15. This is Not a Burial, It’s a Resurrection
The cinematography style of This is Not a Burial, It’s a Resurrection is heavily reliant on static shots. Long takes are few and far in between; instead, the camera rests upon the subjects and captures the full extent of their performance. This gives the film a very deliberate, contemplative feel. It allows the viewer to take in the beauty of the setting and characters. The use of natural light is also key to creating an immersive experience; many scenes are shot outdoors or in open spaces which allow the light to flood in and create stunning visuals.
There is a great sense of visual harmony throughout the film, with each scene complementing the next. This creates a strong overall aesthetic, one that precariously rests upon the interplay between tradition and contemporary methods. The visuals alone draw you into the world of the story of a community struggling to do better.
16. The Hand of God
Coming-of-age stories set in the sunny throes of Italian summers are a cliche all their own. But, safe to say, Paolo Sorrentino’s offering is no formulaic fluke. The cinematography of The Hand of God is a beautiful mixture of classical and modern techniques. There are many wide shots which give the film a sense of grandeur and importance. This is particularly notable in the scenes featuring characters that the adolescent Fabietto looks up to. However, there are also plenty of handheld shots which create a more intimate feel. They help convey the chaotic nature of the young protagonist’s life.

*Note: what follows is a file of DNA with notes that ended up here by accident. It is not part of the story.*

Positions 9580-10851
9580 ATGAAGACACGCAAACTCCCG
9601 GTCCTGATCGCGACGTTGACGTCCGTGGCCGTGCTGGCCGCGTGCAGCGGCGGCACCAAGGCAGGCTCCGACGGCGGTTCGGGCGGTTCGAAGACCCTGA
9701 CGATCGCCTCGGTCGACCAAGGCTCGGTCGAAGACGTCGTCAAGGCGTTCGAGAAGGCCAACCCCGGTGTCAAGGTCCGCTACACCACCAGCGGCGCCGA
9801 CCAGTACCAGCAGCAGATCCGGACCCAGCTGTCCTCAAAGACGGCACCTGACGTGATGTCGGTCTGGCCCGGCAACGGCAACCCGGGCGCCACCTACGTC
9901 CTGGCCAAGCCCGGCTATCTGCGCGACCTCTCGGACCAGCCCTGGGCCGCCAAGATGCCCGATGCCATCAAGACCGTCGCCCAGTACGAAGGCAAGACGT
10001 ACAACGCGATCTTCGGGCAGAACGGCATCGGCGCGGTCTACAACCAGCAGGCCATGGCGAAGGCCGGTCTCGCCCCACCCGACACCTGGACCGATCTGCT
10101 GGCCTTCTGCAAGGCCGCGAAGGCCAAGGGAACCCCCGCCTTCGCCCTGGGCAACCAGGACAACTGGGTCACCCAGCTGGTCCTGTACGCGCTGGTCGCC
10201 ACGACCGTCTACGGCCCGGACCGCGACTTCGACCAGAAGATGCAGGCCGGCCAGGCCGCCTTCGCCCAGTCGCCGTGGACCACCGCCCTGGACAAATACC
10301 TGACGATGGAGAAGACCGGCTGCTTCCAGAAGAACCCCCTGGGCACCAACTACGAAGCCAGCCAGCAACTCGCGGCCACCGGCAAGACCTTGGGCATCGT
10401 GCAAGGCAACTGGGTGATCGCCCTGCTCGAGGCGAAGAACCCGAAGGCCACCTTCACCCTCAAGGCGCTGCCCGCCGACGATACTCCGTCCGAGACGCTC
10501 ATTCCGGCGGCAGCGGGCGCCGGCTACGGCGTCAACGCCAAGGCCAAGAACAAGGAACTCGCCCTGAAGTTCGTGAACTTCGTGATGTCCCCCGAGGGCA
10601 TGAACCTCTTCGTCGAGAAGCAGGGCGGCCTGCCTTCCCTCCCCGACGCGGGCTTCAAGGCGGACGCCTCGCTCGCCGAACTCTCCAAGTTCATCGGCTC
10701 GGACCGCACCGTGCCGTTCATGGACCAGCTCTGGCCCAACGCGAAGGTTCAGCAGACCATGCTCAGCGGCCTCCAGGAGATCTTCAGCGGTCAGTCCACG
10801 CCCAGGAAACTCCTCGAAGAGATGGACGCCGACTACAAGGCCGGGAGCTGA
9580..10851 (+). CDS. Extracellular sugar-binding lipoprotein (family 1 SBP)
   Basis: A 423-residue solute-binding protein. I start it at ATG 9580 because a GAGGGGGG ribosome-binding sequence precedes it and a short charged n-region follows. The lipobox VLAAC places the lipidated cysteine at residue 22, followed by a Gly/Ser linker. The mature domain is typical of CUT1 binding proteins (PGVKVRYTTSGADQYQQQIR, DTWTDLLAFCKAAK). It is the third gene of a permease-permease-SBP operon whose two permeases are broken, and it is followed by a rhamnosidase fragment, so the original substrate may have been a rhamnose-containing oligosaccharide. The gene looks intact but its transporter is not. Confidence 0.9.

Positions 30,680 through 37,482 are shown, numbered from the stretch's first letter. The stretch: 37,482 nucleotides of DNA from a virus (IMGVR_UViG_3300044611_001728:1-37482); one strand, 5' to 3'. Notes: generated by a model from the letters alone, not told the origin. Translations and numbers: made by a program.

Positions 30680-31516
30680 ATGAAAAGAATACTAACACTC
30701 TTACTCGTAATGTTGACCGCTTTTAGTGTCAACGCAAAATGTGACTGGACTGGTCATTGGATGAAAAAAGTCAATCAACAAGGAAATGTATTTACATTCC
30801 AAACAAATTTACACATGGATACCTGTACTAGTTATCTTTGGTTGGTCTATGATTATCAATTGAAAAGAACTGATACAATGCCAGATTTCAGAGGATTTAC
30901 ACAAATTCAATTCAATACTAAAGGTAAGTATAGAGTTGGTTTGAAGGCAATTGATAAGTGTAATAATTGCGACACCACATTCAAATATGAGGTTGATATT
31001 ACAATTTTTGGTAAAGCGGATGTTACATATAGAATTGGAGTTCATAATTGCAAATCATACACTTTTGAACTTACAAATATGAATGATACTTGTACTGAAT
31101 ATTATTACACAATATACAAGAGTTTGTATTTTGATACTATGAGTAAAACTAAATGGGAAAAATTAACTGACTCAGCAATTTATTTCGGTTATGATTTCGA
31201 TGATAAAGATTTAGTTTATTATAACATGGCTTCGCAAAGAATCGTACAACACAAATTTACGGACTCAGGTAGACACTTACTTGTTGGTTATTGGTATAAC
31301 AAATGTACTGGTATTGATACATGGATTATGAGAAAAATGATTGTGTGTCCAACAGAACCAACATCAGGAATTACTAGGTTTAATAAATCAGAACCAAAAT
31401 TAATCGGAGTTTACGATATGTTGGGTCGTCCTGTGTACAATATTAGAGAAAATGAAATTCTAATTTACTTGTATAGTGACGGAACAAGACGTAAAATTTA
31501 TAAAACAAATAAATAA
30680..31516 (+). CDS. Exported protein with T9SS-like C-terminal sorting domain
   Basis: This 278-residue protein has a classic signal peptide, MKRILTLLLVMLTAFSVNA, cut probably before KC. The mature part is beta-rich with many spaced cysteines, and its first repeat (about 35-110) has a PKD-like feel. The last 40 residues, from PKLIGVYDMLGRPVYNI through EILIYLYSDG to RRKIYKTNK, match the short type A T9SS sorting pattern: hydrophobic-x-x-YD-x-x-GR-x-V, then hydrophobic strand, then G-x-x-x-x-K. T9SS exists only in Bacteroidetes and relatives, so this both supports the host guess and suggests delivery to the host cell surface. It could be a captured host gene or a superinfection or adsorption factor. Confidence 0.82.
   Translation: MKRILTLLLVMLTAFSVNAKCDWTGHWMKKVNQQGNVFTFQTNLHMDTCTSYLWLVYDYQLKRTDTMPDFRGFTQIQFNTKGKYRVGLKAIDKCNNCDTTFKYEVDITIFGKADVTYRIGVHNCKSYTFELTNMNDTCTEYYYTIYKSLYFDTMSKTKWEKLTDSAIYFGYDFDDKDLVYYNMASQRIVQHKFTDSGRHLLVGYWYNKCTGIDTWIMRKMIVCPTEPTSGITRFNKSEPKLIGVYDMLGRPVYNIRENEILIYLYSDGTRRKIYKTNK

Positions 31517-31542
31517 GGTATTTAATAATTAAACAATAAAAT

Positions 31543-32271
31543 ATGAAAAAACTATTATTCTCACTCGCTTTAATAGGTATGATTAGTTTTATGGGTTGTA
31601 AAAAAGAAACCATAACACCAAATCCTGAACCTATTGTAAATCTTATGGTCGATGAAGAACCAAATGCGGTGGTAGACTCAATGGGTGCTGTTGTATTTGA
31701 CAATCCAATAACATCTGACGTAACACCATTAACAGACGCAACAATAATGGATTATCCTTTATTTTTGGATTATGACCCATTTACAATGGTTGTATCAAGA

More than anything else, the film evokes a swell of feeling for the city of Naples, be it through scenes where Fabietto first meets his love interest, Sofia, or frantic sequences that feature the young boy running for his life through the city. Overall, Sorrentino has created a visually stunning film that perfectly captures both the inherent romanticism and the chaos of coming-of-age.
Extremes are commonplace in the shockingly violent and brightly lit visuals of Julia Ducarnou’s Titane. French for “titanium”, the controversial body horror narrative has been winning accolades for its inventive and boldness of perspective. Titane is an excellent herald of an approaching new idiom in experimental filmmaking.